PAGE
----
West Indies batting great Brian Lara is prepared to come in from the cold and join other Caribbean cricket legends in rescuing the game in the region ahead of the winter tour of Australia.
Lara admits he is happy not to be involved in the current set-up following years of poor on-field results and off-field controversy, including a recent players' strike that has only just been resolved.
The once powerful Windies look set to arrive Down Under in disarray , but the 40-year-old is willing to play his part in dragging their game back to its feet.
"Not much other than encouraging the guys," Lara said when asked on radio 2UE what his involvement in West Indies cricket was.
"There is so much wrong with it at the moment that I'm very happy that I'm not in there causing some of the problems.
"There (will be) some involvement in the future, I am almost certain that is going to be the situation.
"I am not pushing myself on anyone and I've not been asked but I believe it's a fait accompli that the likes of Sir Vivian Richards or Gordon Greenidge (or myself)... we all have to play a significant part in West Indies cricket in the near future."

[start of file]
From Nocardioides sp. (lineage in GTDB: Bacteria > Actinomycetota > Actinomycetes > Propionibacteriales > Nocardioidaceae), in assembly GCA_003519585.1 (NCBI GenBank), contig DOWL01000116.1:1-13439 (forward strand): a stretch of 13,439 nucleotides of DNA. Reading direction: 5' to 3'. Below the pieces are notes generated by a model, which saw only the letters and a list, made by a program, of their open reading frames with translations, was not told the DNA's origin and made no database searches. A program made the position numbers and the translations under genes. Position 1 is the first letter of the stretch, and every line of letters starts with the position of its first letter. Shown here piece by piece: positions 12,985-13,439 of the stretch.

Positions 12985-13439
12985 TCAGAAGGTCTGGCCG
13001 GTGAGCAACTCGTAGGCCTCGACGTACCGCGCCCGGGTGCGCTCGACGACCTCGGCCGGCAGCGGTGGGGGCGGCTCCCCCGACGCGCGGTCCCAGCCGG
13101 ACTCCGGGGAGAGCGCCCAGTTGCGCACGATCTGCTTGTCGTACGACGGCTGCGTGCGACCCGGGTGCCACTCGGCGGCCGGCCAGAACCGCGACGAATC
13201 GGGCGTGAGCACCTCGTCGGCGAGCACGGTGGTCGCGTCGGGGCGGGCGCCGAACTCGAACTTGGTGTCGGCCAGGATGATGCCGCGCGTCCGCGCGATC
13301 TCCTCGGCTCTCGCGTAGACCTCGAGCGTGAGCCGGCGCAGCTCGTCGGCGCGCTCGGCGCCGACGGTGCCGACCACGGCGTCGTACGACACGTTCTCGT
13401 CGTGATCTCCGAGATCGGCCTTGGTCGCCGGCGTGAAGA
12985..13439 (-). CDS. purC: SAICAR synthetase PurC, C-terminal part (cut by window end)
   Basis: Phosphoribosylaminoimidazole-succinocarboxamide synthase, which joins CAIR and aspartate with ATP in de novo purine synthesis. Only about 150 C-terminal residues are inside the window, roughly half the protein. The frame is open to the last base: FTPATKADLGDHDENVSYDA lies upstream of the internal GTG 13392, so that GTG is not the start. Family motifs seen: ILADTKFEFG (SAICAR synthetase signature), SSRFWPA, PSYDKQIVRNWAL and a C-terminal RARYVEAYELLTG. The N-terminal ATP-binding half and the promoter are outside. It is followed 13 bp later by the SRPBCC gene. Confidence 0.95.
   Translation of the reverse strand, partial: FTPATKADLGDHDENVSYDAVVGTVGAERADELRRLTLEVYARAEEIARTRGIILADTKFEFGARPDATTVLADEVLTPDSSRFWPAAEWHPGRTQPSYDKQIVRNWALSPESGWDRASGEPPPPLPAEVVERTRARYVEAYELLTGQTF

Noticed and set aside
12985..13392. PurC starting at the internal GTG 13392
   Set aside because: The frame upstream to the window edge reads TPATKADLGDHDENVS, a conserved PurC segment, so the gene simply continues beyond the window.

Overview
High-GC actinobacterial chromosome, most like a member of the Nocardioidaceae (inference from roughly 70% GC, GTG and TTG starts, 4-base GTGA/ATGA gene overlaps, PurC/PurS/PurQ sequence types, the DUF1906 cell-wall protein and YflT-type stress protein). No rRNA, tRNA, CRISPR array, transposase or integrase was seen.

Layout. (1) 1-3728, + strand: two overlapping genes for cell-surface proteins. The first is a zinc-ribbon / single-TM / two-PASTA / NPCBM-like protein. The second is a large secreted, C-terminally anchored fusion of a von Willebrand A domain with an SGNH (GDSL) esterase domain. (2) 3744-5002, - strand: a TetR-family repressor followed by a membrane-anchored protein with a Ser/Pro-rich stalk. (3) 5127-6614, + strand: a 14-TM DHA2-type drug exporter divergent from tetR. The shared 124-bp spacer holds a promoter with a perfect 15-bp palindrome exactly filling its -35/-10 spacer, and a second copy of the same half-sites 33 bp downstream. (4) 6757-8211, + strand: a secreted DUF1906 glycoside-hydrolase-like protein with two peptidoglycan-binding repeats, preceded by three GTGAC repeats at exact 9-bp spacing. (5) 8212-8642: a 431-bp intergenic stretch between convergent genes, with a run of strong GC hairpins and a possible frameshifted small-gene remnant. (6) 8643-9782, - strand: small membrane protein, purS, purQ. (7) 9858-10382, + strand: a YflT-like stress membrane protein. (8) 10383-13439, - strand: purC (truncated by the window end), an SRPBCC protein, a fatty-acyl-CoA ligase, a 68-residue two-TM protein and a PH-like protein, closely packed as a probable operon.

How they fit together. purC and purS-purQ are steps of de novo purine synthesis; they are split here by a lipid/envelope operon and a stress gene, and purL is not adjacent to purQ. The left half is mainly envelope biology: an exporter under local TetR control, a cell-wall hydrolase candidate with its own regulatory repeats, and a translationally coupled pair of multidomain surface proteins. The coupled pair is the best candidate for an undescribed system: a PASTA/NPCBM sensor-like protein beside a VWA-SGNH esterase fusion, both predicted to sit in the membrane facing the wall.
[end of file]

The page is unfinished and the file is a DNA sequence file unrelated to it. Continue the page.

Lara fears the players' strike coupled with Australia's hunger to make amends for their Ashes loss leaves West Indies in danger of heavy defeat during the upcoming three-Test series.
But long term he sees some hope for his former team on the back of the success in the Twenty20 version of the game.
Lara has taken great heart from Trinidad & Tobago's performance in reaching the semi-finals of the Champions League Twenty 20 and believes exposure at that level can only be good for all forms of cricket in the Caribbean.
"There is less talent (needed) and more luck so, yes, we can do pretty well in it," he said of Twenty20 cricket.
"But what it's done is create an opportunity for first-class cricket to excel along the same levels as international cricket.
"Victoria and NSW and Trinidad & Tobago are all being represented at that level (in the Champions League).
"That's what I love about it; that first-class cricket is coming on the same level as international cricket.
"That can only be a positive thing."